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Parents, it’s not about us.

Few things are more difficult as a parent than watching your child fail. But for the parents’ emotional health and the child’s future, that is often the best approach.

Lydia Pettigrew, a middle school counselor at Christ Church Episcopal School, said growing a child is a lifelong process. Letting children experience failure can be a very good thing, though Pettigrew always draws the line where there might be a safety issue or when the failure would involve something that is morally or legally wrong.

“We’re really looking at their development,” she said. “What kind of person are we nurturing? What kind of person do we want our child to become?”

Pettigrew said the years from birth to about fifth grade lay the foundation. She uses a car and driver as an analogy for growing children to independence.

“We talk about how when our kids are younger, we are in the driver’s seat – getting them from A to B, telling them where they are going to go, buckling them in their backseat car seat,” she said.

As children move into adolescence, Pettigrew said they move – figuratively speaking – into the driver’s seat with their hands on the wheel as they test out more independence.

“We don’t get out of the car,” she said. “They will make wrong turns. We want them to know that when they make mistakes, we can help them get back on the road. If they failed to put enough gas in the car – they saw the warning light but failed to do it – we are with them along the way. We want to ultimately be able to leave the car. Parenting is about continually shifting roles.”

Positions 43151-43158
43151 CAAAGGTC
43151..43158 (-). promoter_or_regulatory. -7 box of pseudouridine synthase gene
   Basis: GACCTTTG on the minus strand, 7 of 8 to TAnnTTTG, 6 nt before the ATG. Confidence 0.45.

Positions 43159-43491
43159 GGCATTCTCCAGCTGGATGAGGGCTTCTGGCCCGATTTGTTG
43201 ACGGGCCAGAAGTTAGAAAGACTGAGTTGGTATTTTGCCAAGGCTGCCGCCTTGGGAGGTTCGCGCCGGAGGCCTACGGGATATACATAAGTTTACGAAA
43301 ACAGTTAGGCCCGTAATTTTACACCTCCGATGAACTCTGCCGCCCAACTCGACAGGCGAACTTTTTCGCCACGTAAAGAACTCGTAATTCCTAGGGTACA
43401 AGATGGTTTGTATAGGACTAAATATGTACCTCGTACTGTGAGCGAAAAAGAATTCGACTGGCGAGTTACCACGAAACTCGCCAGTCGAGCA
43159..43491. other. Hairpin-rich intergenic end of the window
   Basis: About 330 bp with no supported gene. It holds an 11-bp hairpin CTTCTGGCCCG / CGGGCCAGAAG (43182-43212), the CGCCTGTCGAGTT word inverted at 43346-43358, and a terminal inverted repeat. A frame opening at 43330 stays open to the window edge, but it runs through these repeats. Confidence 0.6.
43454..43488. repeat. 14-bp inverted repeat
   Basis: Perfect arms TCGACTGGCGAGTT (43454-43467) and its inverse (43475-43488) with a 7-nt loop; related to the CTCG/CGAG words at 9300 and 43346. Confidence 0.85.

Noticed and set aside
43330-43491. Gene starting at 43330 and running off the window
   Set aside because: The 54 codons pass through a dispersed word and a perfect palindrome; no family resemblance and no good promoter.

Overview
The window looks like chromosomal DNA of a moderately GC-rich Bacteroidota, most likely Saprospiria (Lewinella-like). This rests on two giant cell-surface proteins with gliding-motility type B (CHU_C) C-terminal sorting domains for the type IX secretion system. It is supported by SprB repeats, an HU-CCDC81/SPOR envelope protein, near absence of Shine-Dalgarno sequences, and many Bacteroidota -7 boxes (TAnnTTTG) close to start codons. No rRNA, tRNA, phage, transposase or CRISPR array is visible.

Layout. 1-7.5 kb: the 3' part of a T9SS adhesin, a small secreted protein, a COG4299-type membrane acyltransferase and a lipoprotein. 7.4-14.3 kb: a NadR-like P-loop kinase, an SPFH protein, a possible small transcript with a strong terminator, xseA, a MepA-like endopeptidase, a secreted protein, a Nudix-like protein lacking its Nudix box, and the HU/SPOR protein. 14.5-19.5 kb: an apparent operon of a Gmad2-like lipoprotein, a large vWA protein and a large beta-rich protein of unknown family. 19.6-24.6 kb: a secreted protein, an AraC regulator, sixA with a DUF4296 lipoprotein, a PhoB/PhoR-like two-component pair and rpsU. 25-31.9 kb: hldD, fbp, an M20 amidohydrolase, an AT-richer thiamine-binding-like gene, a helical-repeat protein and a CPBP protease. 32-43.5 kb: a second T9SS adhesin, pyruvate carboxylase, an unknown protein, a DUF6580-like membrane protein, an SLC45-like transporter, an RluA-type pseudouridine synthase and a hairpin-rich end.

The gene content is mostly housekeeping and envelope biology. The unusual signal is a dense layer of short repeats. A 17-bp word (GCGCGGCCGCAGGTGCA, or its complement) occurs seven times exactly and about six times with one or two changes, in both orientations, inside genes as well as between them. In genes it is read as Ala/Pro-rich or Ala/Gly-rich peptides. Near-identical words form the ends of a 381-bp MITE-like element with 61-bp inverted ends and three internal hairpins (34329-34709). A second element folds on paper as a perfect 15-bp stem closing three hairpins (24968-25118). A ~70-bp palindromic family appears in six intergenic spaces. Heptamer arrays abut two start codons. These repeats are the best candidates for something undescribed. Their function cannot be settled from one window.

Instead of rescuing children at every turn, Pettigrew said allowing them to experience failure can help cultivate responsibility and give them internal motivation to do better. Allowing children to experience the natural consequences of their mistakes is critical.

“That’s when we learn so much about ourselves,” she said.

Since everyone makes mistakes, parents should model that by telling children about some of their own failures.

“Some things are not for children, but in some things, let them know when you made a mistake,” Pettigrew said.

Parents need to learn how to be OK if their child fails, according to Pettigrew.

“I find that is really where parents are struggling the most – what it means for the parent’s identity if the child fails,” she said. “Is your identity as a parent tied up in having your children depend on you? Dependency means you are saving them all the time. Your child has been made perfectly in the eyes of God. Your role continues to shift as they continue to grow.”

Pettigrew said parents need to forgive themselves and then move forward with growing independent and accountable adults. When that happens, everyone benefits.

“Those kids whose parents continue to save them, they are the ones who have the highest rate of depression, anxiety and eating disorders,” she said. “It’s astounding and it’s alarming.”

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